Date of Award


Document Type


Degree Name

Doctor of Philosophy (PhD)

Legacy Department


Committee Member

Dr. Karen J.L. Burg, Committee Chair

Committee Member

Dr. Frank Alexis

Committee Member

Dr. Didier Dréau

Committee Member

Dr. Ken Webb


More than 200,000 women are diagnosed with breast cancer each year in the United States, where the majority will undergo a lumpectomy procedure and then radiotherapy as preventative treatment. Both artificial and tissue transplants may obscure the detection of cancer recurrence or limit the effectiveness of radiation treatment. Previous research in our laboratory has been performed to develop injectable lumpectomy void fillers. This body of work seeks to continue and further develop the technology of the void fillers and further investigate the potential of fatty acids in breast tissue engineering.

Literature suggests that lipid peroxidation products from free fatty acids may have anti-cancerous effects. Linoleic acid is in the family of fatty acids associated with lipid peroxidation; however, linoleic acid is also associated with growth promoting eicosanoids which has caused linoleic acid to be considered a cancer promoting agent. Studies shown here suggest that a high concentration, 100 µM, of linoleic acid was effective at limiting cancerous proliferation by day 6, and suggest a complete removal of the cancerous population by day 8, while control cells remained largely unaffected. Further studies confirmed the elevated presence of lipid peroxide products in the inhibited cancerous cell cultures. When linoleic acid was tested in culture with tamoxifen, the observed inhibition of cancerous proliferation was greater than either of the treatments alone. This finding supports the use of linoleic acid in tissue engineered scaffolding.

Additional work was performed to advance the development of a lumpectomy scaffolding. An injectable chitosan scaffolding has previously been developed through the use of a pH shifting technique; however, work described here continued the scaffolding development by adding gelatin, hyaluronic acid, and an acid washing step which resulted in the formation of a distinct bilayer. Cells cultured on the bilayered scaffolding were found to migrate to the boundary between layers where they proliferated at an accelerated rate compared to uniform hydrogels. Fatty acids were able to be incorporated into the production of the hydrogels at a concentration of 400 µM.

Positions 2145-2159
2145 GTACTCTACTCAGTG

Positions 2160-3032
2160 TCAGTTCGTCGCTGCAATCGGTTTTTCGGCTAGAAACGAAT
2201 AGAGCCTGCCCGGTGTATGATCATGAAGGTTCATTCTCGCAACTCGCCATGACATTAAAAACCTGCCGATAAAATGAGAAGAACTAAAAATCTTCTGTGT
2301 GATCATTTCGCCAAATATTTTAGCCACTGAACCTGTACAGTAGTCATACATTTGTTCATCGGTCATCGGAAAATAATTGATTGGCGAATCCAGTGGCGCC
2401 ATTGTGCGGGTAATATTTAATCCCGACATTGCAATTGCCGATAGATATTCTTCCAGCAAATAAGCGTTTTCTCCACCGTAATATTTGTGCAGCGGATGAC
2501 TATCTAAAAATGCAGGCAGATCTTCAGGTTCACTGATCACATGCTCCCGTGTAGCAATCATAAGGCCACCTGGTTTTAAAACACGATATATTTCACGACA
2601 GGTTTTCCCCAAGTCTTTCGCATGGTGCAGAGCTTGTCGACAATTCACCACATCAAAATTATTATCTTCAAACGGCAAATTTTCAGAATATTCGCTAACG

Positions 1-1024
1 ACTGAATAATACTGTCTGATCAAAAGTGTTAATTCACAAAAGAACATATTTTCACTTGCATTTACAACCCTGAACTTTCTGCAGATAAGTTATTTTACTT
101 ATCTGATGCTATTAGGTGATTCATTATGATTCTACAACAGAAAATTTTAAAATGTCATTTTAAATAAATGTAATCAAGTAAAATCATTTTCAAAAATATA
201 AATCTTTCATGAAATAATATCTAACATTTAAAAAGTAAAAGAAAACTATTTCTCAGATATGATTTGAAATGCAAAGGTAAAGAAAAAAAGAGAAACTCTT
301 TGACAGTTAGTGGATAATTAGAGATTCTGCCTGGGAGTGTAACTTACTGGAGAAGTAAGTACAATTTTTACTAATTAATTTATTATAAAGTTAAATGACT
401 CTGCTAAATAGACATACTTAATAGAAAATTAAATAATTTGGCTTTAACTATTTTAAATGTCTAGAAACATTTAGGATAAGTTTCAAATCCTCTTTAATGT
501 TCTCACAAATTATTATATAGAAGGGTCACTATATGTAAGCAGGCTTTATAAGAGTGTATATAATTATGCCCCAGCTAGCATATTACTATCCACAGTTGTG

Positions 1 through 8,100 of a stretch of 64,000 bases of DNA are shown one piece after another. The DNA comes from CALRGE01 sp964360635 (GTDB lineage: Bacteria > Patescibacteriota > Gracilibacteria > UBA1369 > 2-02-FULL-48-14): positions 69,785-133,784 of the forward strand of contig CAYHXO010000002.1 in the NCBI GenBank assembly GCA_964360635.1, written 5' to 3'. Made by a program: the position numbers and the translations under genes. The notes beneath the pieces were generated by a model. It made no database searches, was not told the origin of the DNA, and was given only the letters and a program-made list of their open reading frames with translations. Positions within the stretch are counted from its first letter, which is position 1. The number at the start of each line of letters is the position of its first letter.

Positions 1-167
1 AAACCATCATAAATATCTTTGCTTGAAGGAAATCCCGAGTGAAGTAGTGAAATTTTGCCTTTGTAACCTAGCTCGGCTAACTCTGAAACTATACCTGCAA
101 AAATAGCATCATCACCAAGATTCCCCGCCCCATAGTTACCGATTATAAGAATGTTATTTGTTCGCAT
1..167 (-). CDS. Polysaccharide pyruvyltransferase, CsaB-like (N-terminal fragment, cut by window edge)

Previous researchers in the laboratory had reported adipogenic effects from linoleic acid. These results were not observed upon further investigation. Linoleic acid did result in the swelling of human stem cells but did not otherwise morphologically change the cells. A mixture of conjugated linoleic acid however, was tested and found to upregulate adipogenic specific markers to a level indistinguishable from adipogenic controls.

Through the course of this body of research, several advances were made in the field of test methods for tissue engineering. Work was done towards the improvement of procedures of multiwell plate readers to allow sterile sampling, the cytotoxicity of alamarBlue was found and investigated, improvements to previous lab gas chromatography procedures were made, and analyses of experimental results indicated the importance of recovery periods in cytotoxicity studies.



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